Round 4. Or "Pushfest Time" as I affectionately call it. This is where everyone tries to steal every chance they get, and the vast majority of the hands are settled by preflop folds, or heads-up showdowns, often allin before the flop is out. As I've described previously, it's a very different kind of poker from early-stage MTT play, and yet it uses all the same skills -- reading your opponents, judging pot odds, etc., and it is fortunately something which I have gotten more and more comfortable with as I have played in 10 true MTT final tables since the New Year. So I stole, stole and stole some more, slowly chipping back up to over 55000 chips, when I suddenly find QQ in the small blind. The first position bettor raised it 3x, putting in nearly half of his short stack, so I knew he was committed and went ahead and hoyed his ass:
He called, as I knew he would, and flipped up A9o. A weak holding, but he was a short stack so it's not a terrible play by any means. And it gives me a nice solid favorite hand and a chance to climb over 60,000 chips for the first time in the tournament. Then the flop comes:
I was furious. I stuck my foot straight through the wall of my bedroom and into the neighboring apartment, at which point I tossed a dirty bomb into the neighbor's apartment, killing them instantly. That made me feel better, and I looked back up just in time to see this river hit the board:
And I jumped back up to 8th out of 24, inching ever closer to my 21st-place finish from this past Tuesday. After a few more rounds of stealing and folding, stealing and folding, the 21st player was eliminated, and I had made the top 20 of the ftp 17k for the first time in my short online poker career:
Now this is where survival mode starts to kick in again. At some point near the end of these large events, you have to suddenly start tightening up your starting hand requirements whenever you're facing aggression from any other player already in the pot ahead of you. Nobody wants to go out with 99 against an all-in move from EP. Even if it would normally be the "right" call, why risk a chance of being either a big dog or a tiny favorite to two overcards, and possibly a realistic run at several thousand dollars, under those circumstances? So, while most of my chips won continued to be from steals, around 20 players left is where you do want to start considering a bit more before you call or raise after anyone else has already entered the pot, under any circumstances.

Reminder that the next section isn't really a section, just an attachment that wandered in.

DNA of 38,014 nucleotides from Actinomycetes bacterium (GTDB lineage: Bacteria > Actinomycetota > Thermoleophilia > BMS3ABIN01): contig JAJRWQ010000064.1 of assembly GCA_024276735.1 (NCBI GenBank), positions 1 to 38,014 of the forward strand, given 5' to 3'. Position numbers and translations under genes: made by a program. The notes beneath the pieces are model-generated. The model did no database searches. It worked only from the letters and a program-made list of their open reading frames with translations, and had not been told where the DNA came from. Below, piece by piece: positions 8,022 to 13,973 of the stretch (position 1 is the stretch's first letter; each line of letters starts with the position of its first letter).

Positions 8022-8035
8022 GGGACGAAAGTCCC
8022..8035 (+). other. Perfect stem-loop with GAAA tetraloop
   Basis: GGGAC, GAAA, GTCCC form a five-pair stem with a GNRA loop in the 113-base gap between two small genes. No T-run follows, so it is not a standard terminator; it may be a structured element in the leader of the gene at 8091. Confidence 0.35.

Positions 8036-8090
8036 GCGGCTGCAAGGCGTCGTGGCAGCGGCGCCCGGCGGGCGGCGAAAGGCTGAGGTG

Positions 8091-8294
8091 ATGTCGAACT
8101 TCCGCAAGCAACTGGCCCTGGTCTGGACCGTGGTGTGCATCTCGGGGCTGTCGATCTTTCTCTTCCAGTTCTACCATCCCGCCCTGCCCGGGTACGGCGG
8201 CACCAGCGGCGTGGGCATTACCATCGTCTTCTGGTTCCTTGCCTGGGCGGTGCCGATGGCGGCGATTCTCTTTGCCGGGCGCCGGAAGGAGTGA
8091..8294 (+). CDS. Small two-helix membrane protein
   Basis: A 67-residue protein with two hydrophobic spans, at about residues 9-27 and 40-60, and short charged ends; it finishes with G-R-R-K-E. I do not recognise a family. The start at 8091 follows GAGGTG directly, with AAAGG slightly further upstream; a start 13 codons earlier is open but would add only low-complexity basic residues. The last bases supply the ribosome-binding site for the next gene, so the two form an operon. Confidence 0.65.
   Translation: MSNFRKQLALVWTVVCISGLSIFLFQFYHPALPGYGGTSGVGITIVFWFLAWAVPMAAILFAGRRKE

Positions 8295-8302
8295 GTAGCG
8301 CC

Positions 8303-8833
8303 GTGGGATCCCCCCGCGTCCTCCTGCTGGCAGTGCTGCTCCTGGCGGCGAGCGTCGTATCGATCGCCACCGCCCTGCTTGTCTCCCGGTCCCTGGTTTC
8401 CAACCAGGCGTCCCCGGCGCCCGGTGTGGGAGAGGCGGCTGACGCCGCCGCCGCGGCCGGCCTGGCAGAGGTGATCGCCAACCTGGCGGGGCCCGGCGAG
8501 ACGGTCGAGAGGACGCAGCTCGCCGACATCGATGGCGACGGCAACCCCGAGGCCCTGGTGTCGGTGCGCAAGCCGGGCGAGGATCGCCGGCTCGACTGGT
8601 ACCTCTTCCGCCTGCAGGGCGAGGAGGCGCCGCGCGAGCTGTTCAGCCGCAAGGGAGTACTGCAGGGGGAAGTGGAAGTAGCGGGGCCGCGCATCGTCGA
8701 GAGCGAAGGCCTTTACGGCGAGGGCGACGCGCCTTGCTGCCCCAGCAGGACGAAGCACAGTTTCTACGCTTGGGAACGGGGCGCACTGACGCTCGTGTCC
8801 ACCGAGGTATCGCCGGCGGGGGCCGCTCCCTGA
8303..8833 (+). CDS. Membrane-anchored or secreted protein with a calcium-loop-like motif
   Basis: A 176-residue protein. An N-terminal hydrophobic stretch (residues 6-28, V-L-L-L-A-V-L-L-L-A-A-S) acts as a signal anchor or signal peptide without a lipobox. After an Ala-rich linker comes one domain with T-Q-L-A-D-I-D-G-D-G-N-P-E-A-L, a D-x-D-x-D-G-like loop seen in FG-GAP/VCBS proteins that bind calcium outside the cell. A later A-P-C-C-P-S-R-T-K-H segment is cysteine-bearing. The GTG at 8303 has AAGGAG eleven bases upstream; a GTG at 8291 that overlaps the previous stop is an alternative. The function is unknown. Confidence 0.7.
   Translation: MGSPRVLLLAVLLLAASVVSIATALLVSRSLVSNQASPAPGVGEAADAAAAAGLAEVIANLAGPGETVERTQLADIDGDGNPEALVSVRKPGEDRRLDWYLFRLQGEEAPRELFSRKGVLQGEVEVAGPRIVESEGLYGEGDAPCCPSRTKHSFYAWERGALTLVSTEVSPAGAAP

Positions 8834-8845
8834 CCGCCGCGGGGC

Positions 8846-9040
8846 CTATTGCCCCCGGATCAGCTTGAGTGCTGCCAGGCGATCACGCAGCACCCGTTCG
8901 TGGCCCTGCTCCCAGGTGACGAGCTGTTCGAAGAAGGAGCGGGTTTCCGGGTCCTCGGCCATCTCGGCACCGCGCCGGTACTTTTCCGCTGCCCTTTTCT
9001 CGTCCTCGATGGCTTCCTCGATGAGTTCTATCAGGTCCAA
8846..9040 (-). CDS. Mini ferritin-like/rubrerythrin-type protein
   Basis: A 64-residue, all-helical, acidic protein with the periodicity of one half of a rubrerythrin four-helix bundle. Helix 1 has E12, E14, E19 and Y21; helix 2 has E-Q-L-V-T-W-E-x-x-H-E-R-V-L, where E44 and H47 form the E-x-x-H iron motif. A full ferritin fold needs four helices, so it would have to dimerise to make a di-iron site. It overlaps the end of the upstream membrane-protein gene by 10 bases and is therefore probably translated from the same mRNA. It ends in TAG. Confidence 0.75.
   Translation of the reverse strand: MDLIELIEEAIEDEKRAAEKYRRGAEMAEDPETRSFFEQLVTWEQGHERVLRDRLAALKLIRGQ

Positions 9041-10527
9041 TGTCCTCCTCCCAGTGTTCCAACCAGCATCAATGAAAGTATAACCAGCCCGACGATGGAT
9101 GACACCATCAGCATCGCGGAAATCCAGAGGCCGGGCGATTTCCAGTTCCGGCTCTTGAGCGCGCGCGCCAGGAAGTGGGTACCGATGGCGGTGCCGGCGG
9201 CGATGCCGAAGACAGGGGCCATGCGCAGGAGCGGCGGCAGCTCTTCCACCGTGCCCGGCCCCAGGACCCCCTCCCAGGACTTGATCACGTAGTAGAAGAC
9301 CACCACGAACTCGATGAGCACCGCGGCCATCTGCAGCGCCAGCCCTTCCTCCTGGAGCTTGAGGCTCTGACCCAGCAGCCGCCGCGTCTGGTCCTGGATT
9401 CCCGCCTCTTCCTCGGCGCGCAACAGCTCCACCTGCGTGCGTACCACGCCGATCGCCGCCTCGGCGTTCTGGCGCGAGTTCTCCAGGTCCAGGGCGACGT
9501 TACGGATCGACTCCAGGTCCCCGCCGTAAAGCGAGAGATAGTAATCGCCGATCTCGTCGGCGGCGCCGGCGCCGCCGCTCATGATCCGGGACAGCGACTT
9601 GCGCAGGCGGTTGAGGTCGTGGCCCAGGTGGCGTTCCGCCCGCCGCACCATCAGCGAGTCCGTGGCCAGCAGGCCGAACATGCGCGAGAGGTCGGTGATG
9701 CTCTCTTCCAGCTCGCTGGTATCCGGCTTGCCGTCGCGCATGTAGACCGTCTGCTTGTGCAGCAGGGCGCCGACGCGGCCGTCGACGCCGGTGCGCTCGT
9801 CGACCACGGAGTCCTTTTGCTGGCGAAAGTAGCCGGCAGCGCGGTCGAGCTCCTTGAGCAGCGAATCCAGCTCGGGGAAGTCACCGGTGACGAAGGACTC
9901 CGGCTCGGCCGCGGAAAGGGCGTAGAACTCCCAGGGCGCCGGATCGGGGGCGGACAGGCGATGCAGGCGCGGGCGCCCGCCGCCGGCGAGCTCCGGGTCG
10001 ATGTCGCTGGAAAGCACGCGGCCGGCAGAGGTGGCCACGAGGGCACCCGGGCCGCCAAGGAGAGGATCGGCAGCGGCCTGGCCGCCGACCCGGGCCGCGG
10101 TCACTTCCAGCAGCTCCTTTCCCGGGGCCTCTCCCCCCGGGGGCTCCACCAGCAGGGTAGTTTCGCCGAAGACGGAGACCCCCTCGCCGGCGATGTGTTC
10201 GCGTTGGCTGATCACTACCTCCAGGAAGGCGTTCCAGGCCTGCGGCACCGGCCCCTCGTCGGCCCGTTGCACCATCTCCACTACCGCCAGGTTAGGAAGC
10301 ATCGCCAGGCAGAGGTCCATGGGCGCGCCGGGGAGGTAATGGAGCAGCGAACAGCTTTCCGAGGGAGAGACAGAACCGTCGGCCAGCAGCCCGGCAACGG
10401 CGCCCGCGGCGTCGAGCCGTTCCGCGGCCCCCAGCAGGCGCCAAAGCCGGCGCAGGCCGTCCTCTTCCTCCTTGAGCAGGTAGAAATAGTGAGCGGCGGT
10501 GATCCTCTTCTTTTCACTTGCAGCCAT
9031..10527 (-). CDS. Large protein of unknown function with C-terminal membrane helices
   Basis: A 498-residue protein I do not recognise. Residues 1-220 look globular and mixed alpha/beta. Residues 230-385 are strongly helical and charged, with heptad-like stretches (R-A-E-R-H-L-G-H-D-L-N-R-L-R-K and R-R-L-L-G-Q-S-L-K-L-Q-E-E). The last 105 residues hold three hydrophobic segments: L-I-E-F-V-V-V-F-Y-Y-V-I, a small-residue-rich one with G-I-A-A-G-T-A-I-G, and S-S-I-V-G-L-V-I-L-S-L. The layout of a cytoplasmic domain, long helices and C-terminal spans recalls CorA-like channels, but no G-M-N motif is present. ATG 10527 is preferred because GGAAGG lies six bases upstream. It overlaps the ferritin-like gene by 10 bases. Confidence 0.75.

Now, for a perfect example of what happens when you don't heed this advice, look at this play here. I raise preflop with 66, acting exactly like I have on every other steal attempt with nothing that I've made over the past several hours. Late position reraises me allin. I know I should have folded here, but this particular player had been making little stabs at the pot from late position again and again throughout the tournament, and something about it just screamed out "weak" to me. So I went against my own advice, and called his allin reraise for nearly all of my chips:
Guess that "weak" read I had on this guy was just a wee bit off. Shit!
The amount of times I run into Aces within the last, say, two or three tables of major MTT events, is Just Plain Shocking, I have got to say. It seems like someone hits me with bullets at least once during the final hour of play of every single tournament that I end up doing well in. It's infuriating, but I guess lately I have gotten my share of AA's dealt to me in big spots, so I shouldn't complain. But it happened again here. And once again, the poker gods gave me my final real gift of the evening:
And instead of being on the brink of elimination, I ended up taking down a pot for over 146,000 chips. And best of all, you scoreboard hounds out there will be pleased to see the new standings after this pot:
First place, less than two tables left. Could I really be on my way to final tabling this event on the one-week anniversary of my huge party 40k victory? Could I possibly take down these two events both within one week of each other? These thoughts started running through my head, and I made myself focus on just sticking it out, stealing with abandon, and making sure I didn't do anything idiotic to ruin my now very real chance at ending my 17k Challenge somewhat unceremoniously after just three days of attempts. With all this in mind, I more folded than stole my way through the next several hands, as a few people were eliminated along the way until finally I decided to call an allin stealy-lookin thing from a guy I had noted to be a button stealer, and my strong hand held up to beat his really crappy one:
putting me back in first place as the number of players remaining continued to dwindle ever closer to that elusive final table:
Here is me about 10 minutes later in first out of 12 remaining players:
And I remained atop the leaderboard as we moved down to 10 left, the final table bubble on ftp, with me just one measly player away from fulfilling my commitment when I started the 17k Challenge: